The security firm, FireEye, has a very eye opening report titled “Big Threats for Small Businesses Five Reasons Your Small or Midsize Business is a Prime Target for Cybercriminals”
The report addresses a common misconception that small businesses have:
I’m too small to be a target
“The ‘I’m too small to be a target’ argument doesn’t hold water,” the Verizon report states. “We see victims of espionage campaigns ranging from large multi-nationals all the way down to those that have no staff at all.
Small and midsize businesses are facing the same cyber threats as large enterprises, but have a fraction of the budget to deal with them. More than 40 percent don’t have an adequate IT security budget, according to a November 2013 survey by the Ponemon Institute.
The statistics are clear: a small or midsize business is more likely—not less—to face a cyber attack compared with large enterprises.
The defenses most SMBs have in place today are ill equipped to combat today’s advanced attacks. Firewalls, next-generation firewalls, intrusion prevention systems (IPS), AV software, and gateways remain important security defenses. But they are woefully ineffective at stopping targeted attacks
A data breach can put you out of business
A staggering 60% of small businesses go out of business after a data breach.
…a 2012 study by the National Cyber Security Alliance, which found that 60 percent of small firms go out of business within six months of a data breach. Cyber attacks are growing more sophisticated and, more often than not, target small and midsize businesses (SMBs). One unlucky click—a malicious email attachment, a link to a legitimate but compromised website—could result in a costly data breach that drains your bank account and customer trust.
Fireeye gives some good recommendations to lower the chance of being a victim
Assume you’re a target
Cyber attacks against small businesses rose 31 percent in 2013 versus the year before, making them the fastest-growing group of targets.
By assuming that you are in cyber attackers’ crosshairs, you can better prepare yourself against the inevitable attack.
Identify your most value assets and links
You would never hire bodyguards and forget to tell them whom they are supposed to be protecting. In the same way, defending your systems starts with identifying your most valuable assets.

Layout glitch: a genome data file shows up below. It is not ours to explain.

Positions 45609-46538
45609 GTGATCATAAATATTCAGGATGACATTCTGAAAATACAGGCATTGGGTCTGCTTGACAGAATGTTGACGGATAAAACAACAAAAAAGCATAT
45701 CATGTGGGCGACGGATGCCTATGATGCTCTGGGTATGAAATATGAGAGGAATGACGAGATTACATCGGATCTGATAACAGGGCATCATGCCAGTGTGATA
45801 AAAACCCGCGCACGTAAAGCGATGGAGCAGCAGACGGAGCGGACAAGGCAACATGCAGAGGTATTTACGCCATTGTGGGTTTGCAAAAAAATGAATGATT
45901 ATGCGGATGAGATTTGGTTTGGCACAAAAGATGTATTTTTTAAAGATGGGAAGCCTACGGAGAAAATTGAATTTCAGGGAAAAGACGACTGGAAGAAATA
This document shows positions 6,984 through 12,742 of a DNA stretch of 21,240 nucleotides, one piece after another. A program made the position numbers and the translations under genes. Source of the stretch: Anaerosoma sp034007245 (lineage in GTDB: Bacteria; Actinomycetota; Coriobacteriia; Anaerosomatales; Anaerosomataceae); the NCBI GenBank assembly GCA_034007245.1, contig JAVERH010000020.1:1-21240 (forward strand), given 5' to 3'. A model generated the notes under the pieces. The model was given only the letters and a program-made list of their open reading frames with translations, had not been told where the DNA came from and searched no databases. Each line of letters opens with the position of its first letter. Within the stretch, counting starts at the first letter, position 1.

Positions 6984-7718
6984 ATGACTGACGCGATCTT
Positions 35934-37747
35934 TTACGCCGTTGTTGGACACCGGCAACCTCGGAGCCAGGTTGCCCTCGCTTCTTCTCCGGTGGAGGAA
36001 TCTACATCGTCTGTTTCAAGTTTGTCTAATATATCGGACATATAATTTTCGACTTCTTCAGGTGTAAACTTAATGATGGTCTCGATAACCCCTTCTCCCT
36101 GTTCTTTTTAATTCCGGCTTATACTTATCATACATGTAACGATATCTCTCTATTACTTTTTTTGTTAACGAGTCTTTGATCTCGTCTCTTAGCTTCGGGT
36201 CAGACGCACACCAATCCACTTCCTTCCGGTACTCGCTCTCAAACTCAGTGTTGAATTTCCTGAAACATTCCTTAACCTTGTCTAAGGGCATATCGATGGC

Identify potentially valuable data and how it could be vulnerable to well-funded, highly organized attackers. That crucial step will help spot the weakest links in your security system and highlight what you need to do to protect your assets.
Deploy a security platform capable of identifying and blocking today’s attacks
A widening gap between threat actors’ offensive abilities and badly outdated defenses has left organizations more vulnerable than ever. Today’s attacks exploit previously unknown, zero-day vulnerabilities, easily bypassing signature- and reputation-based defenses. And file-based sandboxes, touted by legacy vendors as their fresh approach to security, are constrained by many of the same flaws as traditional security products.
SMBs must take a radically different approach. They need a security platform that can detect and block both known and unknown threats with real-time, coordinated security.
A first critical step for small to midsize businesses is to realize that they are a target of cyber criminals. The data you store on customers, clients, patients and employees is very valuable to criminals. Being small does not make you less of a target, it actually makes you more of a target. They best way to understand the risk of a data breach to your company is to perform a security risk assessment. A security risk assessment will identify critical data, determine how you are currently protecting that data and recommend additional security to better protect the data.
Understand a HIPAA / Meaningful Use
Organizations need to perform a Risk Assessment to determine the likelihood of risks and what additional security measures should be put in place to protect patient information.
to better understand the HIPAA Risk Assessment process